Rise in state schools offering IGCSEs
The number of state schools offering IGCSEs has shot up in the past year, new exam board figures show. Use of the Cambridge International Examinations version of the O level-style exams has risen by 82 per cent, from 220 schools in 2011 to 400 this year. Edexcel has also seen a large state sector increase in the use of its IGCSEs, rising from 447 schools in 2011 to 724 this year. State schools were allowed to offer the exams, originally designed for the overseas market, from 2010. That year saw 97 maintained schools offer IGCSEs, after starting to teach the courses early in anticipation of the change.
Plan to scrap Ucas points system gains support
The points system used by students applying to higher education is likely to be scrapped after the move gained widespread support from universities and schools. About two-thirds are in favour of proposals to axe the Ucas "tariff system", according to a report by the admissions service. Instead, universities will ask would-be students to gain specific qualifications and grades when offering places on degree courses. The proposals were put forward for consultation by Ucas earlier this year. In total, 63.5 per cent of all of those who responded were in favour of the plan in principle, the report shows.
Second Welsh authority put in special measures
A second Welsh local authority has been placed in special measures after its education services were judged to be inadequate by inspectors. A recovery board has been put in place on Anglesey after a report by Welsh inspectorate Estyn, which education minister Leighton Andrews described as "highly damning". It found that standards were below those expected at all key stages, attendance rates in secondary schools were unacceptably low and the school improvement service was inadequate. Blaenau Gwent became the first local authority to be put in special measures last year.
Free meals for all 'narrows the attainment gap'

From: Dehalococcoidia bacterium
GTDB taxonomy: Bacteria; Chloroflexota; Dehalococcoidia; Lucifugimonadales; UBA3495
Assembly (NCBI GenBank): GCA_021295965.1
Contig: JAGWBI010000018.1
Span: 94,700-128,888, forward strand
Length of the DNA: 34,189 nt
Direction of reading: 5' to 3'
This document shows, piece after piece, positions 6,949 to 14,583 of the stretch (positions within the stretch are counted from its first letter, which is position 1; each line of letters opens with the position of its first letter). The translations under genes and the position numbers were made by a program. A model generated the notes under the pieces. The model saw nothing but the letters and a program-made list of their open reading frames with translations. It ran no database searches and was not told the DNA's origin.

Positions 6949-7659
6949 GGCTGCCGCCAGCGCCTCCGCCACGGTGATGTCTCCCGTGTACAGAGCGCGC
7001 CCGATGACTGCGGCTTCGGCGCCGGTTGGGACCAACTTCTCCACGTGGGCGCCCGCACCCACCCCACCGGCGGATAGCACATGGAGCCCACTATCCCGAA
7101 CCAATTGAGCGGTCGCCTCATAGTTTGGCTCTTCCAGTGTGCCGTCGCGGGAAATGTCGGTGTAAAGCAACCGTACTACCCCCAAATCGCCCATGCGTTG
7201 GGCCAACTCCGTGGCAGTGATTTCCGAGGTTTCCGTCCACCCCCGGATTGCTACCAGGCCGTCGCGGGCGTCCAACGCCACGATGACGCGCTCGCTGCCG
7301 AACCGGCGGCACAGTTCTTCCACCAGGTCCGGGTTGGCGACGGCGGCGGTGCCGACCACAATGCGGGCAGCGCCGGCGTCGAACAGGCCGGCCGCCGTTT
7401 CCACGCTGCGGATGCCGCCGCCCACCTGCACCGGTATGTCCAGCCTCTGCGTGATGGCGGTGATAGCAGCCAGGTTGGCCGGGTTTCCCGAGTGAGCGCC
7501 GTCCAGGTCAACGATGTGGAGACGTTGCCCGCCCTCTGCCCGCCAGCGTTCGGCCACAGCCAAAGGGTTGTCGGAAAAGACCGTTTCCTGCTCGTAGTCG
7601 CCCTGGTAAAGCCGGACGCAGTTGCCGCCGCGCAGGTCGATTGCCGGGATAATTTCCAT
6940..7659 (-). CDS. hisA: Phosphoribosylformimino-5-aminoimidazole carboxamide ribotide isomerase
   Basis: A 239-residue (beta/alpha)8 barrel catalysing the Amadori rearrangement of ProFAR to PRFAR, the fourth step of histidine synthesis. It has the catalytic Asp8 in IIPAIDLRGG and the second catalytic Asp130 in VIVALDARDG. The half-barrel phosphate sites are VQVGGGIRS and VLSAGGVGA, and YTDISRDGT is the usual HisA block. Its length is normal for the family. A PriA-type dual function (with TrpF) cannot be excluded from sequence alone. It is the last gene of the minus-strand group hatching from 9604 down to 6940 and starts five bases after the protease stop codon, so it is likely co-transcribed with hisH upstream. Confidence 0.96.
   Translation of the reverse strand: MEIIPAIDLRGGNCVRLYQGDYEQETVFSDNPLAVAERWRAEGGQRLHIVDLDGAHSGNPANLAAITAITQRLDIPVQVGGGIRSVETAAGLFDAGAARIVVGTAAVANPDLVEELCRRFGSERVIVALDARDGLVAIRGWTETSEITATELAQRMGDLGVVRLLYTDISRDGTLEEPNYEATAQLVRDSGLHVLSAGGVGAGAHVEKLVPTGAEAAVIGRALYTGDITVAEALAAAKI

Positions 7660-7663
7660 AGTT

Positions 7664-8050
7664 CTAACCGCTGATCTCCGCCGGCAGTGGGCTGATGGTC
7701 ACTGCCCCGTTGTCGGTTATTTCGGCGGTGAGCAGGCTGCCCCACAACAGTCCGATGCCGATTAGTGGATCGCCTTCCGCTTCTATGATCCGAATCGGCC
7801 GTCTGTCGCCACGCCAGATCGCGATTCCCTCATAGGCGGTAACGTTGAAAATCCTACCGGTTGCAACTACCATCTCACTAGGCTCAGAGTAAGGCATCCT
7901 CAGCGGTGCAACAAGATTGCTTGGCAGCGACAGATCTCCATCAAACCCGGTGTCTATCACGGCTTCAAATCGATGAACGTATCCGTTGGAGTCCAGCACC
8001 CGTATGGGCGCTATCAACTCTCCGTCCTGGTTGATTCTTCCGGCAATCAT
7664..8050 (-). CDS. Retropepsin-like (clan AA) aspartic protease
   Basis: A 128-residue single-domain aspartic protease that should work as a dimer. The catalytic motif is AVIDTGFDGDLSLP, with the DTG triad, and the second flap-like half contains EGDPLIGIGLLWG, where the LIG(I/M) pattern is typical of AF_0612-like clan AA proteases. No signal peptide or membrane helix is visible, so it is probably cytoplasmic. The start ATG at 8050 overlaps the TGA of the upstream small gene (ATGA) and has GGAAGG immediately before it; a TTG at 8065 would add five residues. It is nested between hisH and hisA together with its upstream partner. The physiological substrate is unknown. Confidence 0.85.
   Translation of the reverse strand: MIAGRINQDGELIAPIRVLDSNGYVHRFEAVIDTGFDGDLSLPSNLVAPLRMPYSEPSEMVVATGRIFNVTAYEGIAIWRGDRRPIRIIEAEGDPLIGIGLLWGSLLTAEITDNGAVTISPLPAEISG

Providing free school meals to every pupil can help close the attainment gap between rich and poor, research released last week said. In areas such as Newham and Durham, where a pilot was carried out to give all primary pupils free school meals, children made between four and eight weeks more progress over a two-year period than children in other areas. The research carried out by the Institute for Fiscal Studies (IFS), NatCen Social Research and Bryson Purdon Social Research said significant effects were achievable if every child was given free school meals. Ellen Greaves, research economist at the IFS, said more research was needed in the area as the policy would be "expensive to roll out and may disproportionately benefit children from middle and higher income families".
Young people predict another riot
Teenagers believe more rioting will occur this summer, according to new research. A total of 38 per cent of 12- to 18-year-olds who took part in the survey said disorder could happen again because the government has failed to listen to their needs. The research was commissioned by staff at StreetChance, an inner-city cricket initiative run in partnership by the Cricket Foundation and Barclays Spaces for Sports. The programme was set up to divert young people away from youth crime and anti-social behaviour. Some 1,000 took part in the survey.